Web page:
write this judgment.

12.   The law in respect of break in chain of evidence is not specifically
anchored in the Evidence Act or Criminal Procedure Code. The law has
been developed as a cautionary approach to ensure exhibits are not
tampered with in cases where physical tampering is possible such as in
cases of drug offences and alike. It will not equally apply to cases
where the exhibits cannot be tampered with such as tables, chairs, etc.
Copyright infringement in relation to software as in this case requires
the prosecution to ensure that the exhibits are not easily tampered
with. Any doubt as to the possibility of tampering ought to be made in
favour of the accused, as usually done in drug cases. My reasons are as
follows:

(i)   The law on break in chain of evidence is an area of law which has
a close connection with the law of evidence in particular and
also the general principles of criminal law and procedure, to
meet out substantive justice on the basis of beyond reasonable
doubt.

(ii)  The cardinal principle in a criminal trial is based on the golden
rule that the prosecution must prove its case beyond reasonable
doubt. In the Supreme Court case of Teoh Hoe Chye v Public
Prosecutor and Yeap Teong Tean v Public Prosecutor
[1987] 1
MLJ 220 it was held that “the law is clear that it is unnecessary
to call evidence to ensure that there is no break in the chain of
evidence but where a doubt arises as to the identity of an
exhibit, a failure to adduce evidence to provide the necessary
link in the chain of evidence would be fatal to the prosecution
case.”

(iii)  By applying the principles in the case of Teoh Hoe Chye, (supra)
doubt arises as to whether the seized computers were in the
original state. Testimony of the prosecution witnesses reveal
that the seized computers were kept in his personal room, later
the same witness told the court that the room was shared with
another officer and that room is not a special room to keep
exhibits. Coupled with the fact that the room where the computers
were kept was shared between officers who had an easy access,
doubt arises as to whether the seized computers were exposed to
the danger of being tampered. It is the duty of the prosecution
to explain the gap in the manner the exhibits being handled.
However, the prosecution failed to adduce evidence to explain the
gap. In the premises, the learned sessions court judge had
properly decided that there was break in the chain of evidence
which was fatal to the prosecution’s case.

(iv)  Break in chain of evidence could occur when the prosecution fails
to call material witness to establish their case and or when
exhibits are dealt with in a vague manner. In our present case,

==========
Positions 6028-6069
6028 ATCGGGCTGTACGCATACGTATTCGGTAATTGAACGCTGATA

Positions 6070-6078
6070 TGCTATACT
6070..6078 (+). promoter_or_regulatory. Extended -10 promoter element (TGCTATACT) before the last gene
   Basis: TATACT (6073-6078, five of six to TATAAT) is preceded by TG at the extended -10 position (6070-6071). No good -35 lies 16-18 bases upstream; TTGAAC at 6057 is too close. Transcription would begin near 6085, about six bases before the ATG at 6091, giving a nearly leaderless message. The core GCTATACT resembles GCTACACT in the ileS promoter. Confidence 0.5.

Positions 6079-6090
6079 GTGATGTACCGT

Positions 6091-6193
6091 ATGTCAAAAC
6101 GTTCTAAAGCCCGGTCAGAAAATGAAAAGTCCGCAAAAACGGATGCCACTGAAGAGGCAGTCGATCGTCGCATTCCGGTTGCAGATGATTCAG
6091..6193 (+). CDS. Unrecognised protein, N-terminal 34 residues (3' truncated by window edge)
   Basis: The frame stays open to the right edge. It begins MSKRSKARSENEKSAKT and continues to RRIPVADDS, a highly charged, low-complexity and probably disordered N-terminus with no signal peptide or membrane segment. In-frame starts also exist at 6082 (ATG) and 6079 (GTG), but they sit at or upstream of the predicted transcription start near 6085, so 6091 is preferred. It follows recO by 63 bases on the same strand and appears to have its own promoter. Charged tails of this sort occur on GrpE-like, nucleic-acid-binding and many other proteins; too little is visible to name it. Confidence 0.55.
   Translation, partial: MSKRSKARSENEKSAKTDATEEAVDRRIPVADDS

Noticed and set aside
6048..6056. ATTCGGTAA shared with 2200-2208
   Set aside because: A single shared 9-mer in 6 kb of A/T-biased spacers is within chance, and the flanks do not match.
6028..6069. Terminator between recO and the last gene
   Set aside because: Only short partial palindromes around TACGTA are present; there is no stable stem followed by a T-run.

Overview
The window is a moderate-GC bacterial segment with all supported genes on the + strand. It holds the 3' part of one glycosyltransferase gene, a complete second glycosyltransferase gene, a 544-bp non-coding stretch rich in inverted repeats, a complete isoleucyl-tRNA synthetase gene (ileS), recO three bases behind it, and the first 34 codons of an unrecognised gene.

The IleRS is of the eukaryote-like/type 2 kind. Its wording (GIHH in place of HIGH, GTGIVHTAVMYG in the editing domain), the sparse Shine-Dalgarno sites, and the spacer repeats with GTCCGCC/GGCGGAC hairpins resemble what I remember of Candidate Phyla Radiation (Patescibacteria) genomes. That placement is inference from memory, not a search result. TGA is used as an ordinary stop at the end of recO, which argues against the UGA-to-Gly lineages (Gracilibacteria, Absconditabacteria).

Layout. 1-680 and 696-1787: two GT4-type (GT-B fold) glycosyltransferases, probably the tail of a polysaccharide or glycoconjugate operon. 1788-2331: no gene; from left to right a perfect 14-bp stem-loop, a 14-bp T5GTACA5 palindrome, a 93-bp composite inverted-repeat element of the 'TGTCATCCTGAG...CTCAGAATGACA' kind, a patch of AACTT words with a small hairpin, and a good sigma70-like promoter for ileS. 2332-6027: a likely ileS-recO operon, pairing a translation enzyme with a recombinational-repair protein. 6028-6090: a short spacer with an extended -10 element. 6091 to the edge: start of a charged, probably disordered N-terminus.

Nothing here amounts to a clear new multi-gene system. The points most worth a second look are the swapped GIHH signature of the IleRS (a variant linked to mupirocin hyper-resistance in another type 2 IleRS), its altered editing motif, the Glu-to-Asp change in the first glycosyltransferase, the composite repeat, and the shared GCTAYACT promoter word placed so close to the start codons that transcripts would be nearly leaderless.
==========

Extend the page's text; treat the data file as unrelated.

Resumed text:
the issue of failure to call material witness does not arise. The
only concern is whether there is break in chain of evidence,
whereby there was doubt as to whether the seized exhibits were
exposed to the danger of being tampered with. The testimony of
the witnesses failed to explain beyond reasonable doubt that
there was no serious break in chain of evidence, particularly the
manner in which the seized exhibits were handled. The learned
sessions court judge ruled that there is break in chain of
evidence and doubt arises as to the manner in which the seized
exhibits were being kept before being produced in court.
Throughout the testimony of the witnesses for the prosecution
there is no single shred of evidence showing that the seized
exhibits were safe from the danger of being tampered with.
Instead, the testimony of the prosecution witnesses tend to
suggests that there is danger of the seized exhibits being
tampered with.

(v)   This doubt alone is sufficient to acquit the accused and not to
disturb the learned sessions court judge’s findings since she had
correctly evaluated the evidence before her.

(vi)  The principles laid down in various cases on point of break in
chain of evidence can be summarised as follows:

(a)   In the case of Pavone v Public Prosecutor (No.2)
[1986] 1 MLJ 423 where it involved drugs it was held that
the exhibits should have been packed and sealed by each of
those who handled the exhibits. The exhibits were handed to
the officer in charge of the station for safekeeping but no
steps were taken to ensure that the exhibits were not
tampered with. No evidence was led as to where the exhibits
were kept until they were handed to the investigating
officer during the afternoon of the next day. No evidence
was led as to what the investigating officer did with the
exhibits before he finally packed and sealed the package.
The Court held:

“In the light of the patent and unexplained
difference in finding of the officer conducting the
field test and that of the Chemist, the cavalier
manner in which the exhibit were handed becomes
significant and in all the circumstances obtaining in
this case amount to missing links in the chain of
evidence”.